adequately investigated despite adherence to big- name guidelines of
NICE and CDC. A thorough and guided investigation would yield the
diagnosis in almost > 90% of patients.

By adherence to my own time-honoured investigation, I have succeeded
in abolishing chronic fatigue syndrome from my medical vocabulary.

References: Holick MF. Vitamin D deficiency. N Engl J Med. 2007 Jul

Competing interests: None declared


andrew ashley,
Bath, UK

Dear All and Dear Dr NICE,

It is a shame that the canadian and australian guidelines have been
completely overlooked by NICE as has happened in many other
countries. I must say I do not understand this as the world is so
small now with the internet. The guidelines also show that we as
doctors are not very good at critical reading, if you read a trial
about CBT there are usaully so many essential mistakes and
omissions, for example not clear why of a population of 160 patients
less than half is selected, they ignore people who abandon the CGT
treatment, they have never heard of bedbound CFS/ME patients etc.
And worst of all, they can't diagnose CFS/ME. Most of the time they
treat people with chronic fatigue instead of CFS/ME, and that is the
same as saying I treat patients with Alzheimer's if all they have is

Kind regards,

Andrew Ashley

Competing interests: No competing interests


Belgian Experience of Rehabilitation Clinics for CFS ignored
31 August 2007

Tom Kindlon,
Unavailable for work due to ill-health
Dublin, Rep. of Ireland

When making recommendations on treatments and service provision for
CFS/ME, it is disappointing that the Belgian experience wasn't
looked it. Perhaps it was a language issue as the detailed report on
the rehabilitation clinics that were set up there for people with
CFS (defined by the Fukuda definition [1]) is only available in
French [2] or Dutch [3]. According to the report, over 3000 patients
were referred to the centres, although only a fraction of them went
on to do the rehabilitation programs. The rehab programms were
basically a combination of CBT (Cognitive Behavioural Therapy) and
GET (Graded Exercise Therapy).

A previous review of CFS intervention studies [4] criticised outcome
measures used in many studies in the area, saying that "a more
objective measure of the effect of any intervention would be whether
participants have increased their working hours, returned to work or
school, or increased their physical activities." Work capacity was
assessed in the Belgian clinics: before rehabilitation, the average
amount of paid work was 18.3% (of 38 hours). Immediately after
rehabilitation this was reduced to 14.9% (6% worked more, 10% worked
less), 6 months later it was 16.7%. That is to say, that at the end of the rehabilitation phase and six months later, people were working less than when they started the programme!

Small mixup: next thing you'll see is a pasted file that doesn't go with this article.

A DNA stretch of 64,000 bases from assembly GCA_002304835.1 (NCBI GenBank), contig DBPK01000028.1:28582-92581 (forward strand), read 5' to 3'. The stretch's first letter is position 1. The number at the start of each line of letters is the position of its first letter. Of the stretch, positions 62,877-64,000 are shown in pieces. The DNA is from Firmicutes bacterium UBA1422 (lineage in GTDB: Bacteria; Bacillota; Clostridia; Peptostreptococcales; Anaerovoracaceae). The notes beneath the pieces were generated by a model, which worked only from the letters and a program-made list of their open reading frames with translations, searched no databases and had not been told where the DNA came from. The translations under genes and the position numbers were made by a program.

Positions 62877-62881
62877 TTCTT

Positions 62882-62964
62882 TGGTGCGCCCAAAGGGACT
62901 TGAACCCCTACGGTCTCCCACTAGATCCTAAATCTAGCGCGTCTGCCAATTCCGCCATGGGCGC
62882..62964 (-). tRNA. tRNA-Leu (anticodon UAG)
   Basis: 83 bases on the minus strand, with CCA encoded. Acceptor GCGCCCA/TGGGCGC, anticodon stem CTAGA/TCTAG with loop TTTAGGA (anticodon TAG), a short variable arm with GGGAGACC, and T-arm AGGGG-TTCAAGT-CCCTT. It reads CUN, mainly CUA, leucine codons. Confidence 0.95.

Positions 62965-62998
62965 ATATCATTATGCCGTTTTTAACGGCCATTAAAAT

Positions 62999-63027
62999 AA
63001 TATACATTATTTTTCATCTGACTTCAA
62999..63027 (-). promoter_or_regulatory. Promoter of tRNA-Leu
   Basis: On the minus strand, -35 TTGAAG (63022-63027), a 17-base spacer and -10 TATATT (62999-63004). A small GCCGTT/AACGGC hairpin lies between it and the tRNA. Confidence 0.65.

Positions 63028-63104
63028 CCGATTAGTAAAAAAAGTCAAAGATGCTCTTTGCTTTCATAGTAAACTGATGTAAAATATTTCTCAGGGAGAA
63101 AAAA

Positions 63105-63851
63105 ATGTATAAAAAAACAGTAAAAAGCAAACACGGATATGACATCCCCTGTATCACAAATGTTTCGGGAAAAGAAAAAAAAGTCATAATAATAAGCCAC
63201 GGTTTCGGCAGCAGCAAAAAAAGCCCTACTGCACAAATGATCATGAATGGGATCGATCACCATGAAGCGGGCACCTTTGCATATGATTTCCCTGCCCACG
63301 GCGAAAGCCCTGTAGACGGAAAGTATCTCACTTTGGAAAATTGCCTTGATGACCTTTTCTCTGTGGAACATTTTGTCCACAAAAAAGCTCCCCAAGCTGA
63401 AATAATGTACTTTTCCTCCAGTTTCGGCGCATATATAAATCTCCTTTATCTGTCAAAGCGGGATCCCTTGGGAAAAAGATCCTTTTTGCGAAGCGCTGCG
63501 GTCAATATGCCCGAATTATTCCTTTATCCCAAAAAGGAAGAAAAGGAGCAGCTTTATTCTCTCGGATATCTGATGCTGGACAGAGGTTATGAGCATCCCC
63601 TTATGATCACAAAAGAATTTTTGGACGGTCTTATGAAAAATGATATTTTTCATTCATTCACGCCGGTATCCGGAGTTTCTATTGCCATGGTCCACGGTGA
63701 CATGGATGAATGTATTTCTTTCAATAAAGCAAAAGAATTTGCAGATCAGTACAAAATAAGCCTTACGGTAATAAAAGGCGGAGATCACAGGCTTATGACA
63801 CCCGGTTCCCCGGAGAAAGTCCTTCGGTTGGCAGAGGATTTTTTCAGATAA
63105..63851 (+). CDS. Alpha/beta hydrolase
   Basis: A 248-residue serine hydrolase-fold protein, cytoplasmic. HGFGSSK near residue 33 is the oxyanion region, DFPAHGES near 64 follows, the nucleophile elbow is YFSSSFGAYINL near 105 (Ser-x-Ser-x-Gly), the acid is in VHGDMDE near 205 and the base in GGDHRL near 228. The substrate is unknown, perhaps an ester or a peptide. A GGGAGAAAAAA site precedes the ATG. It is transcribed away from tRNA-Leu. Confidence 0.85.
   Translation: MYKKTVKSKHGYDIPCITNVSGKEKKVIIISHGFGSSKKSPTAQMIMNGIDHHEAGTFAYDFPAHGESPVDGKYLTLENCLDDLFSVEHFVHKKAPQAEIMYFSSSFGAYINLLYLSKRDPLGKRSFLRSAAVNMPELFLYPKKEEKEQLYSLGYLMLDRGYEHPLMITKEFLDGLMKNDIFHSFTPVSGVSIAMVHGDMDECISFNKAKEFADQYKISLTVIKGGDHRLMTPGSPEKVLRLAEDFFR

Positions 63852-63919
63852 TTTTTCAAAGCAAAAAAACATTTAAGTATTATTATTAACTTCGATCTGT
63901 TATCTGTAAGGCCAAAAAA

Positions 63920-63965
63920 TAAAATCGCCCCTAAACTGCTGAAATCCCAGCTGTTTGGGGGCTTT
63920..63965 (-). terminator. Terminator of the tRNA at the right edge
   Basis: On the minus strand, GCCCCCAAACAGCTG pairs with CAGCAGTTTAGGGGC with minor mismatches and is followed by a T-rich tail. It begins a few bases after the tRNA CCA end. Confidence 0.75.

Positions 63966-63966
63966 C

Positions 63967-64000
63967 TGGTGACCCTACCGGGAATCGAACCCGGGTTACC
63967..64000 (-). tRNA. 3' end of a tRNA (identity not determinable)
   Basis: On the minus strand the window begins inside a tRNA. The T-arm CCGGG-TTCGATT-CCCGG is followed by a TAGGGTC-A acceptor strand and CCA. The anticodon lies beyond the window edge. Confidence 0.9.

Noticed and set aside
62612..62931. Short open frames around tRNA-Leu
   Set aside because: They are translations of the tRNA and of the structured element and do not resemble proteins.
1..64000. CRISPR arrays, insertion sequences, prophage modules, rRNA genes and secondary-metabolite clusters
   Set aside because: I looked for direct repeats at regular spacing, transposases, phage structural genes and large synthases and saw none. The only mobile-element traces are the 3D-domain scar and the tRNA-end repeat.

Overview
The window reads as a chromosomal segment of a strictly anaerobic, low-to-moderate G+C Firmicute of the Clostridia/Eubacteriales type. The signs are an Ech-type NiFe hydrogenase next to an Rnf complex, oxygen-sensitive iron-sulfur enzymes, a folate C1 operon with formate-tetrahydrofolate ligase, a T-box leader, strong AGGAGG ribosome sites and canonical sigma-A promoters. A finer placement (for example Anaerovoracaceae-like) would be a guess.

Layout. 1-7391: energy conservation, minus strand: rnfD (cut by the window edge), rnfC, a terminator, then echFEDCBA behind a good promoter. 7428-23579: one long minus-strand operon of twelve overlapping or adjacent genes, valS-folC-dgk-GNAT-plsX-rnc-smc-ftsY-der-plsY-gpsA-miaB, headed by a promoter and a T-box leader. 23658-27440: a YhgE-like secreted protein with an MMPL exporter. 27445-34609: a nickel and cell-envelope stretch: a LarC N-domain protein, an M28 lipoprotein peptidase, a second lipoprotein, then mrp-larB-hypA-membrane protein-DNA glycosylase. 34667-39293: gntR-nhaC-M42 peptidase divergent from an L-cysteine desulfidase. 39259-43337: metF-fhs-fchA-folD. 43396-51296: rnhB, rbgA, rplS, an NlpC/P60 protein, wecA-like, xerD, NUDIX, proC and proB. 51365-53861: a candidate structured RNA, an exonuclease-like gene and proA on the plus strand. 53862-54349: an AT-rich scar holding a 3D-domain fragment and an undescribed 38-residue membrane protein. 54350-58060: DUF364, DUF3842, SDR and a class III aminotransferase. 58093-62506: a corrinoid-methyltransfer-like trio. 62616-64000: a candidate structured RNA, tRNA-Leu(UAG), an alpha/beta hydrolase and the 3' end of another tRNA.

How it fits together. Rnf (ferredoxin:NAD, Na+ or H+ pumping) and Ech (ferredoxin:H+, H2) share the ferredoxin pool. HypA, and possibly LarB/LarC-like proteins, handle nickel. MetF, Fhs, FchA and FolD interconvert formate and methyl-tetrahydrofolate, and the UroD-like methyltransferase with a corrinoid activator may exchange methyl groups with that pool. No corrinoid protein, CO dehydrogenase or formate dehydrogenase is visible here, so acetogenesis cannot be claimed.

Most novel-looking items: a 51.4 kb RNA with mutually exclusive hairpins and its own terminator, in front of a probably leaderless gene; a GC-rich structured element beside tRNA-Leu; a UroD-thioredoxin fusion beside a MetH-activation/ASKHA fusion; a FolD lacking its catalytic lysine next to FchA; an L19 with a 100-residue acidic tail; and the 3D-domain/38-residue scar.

[1] Fukuda K, Straus SE, Hickie IB, Sharpe M, Dobbins JG, Komaroff
AL. Chronic fatigue syndrome: a comprehensive approach to its
definition and management. Ann Intern Med 1994; 121: 953-95.

[2] Rapport d'évaluation concernant les centres de référence pour le
syndrome de fatigue chronique (SFC).

[3] Evaluatierapport over de referentiecentra voor het Chronisch
vermoeidheidssyndroom (CVS).

[4] Whiting P, Bagnall A.-M., Sowden AJ, Cornell JE, Mulrow CD,
Ramirez G (2001). Interventions for the Treatment and Management of
Chronic Fatigue Syndrome: A Systematic Review. JAMA 286: 1360-1368

Competing interests: Assistant Chairperson (voluntary position),
Irish ME/CFS Support Group

[TK: If the report was too late for this time, people should insist
it's used next time]


CGT and getting people back at work 1 September 2007

Tessa Vinicius,
Amsterdam, Holland

Really interesting to read the Belgium evaluation. In Holland
something similar has happened but it has been pushed under the
carpet!! Nijmegen claims CGT cures 70% of CFS/ME patients. In 2003 an
evaluation was done by an indepent government institute called TNO,
one of the psychologists from Nijmegen was part of the committee to
help the investigators. Only a very small number of people did get
back to work and if they did it was mainly computer work. So they were
not cured.

You can read this report at:

it is in Dutch and in English!!!

There are some problems with the study but even so (low reponse rates
of 40%), the results are interesting enough to have a look at, for

"In the one year follow-up period, 17% of the population of patients
with ME/CFS who were working, became disabled from work. In the same
time period, 9% of the population that was disabled from work,
returned to their own or another job."

So 9% instead of 70%, and then most of them did not go back to their
own job either. That means even less than 9% was "cured"
unfortunately. So stop wasting time, effort and money in CGT, it will
only help those that have either other problems or a depression
alongside their CFS/ME. Doctor Stein's report, the canadian
psychiatrist, is very clear on that point.
This is also available on
line at:

Competing interests: No competing interests

No comments: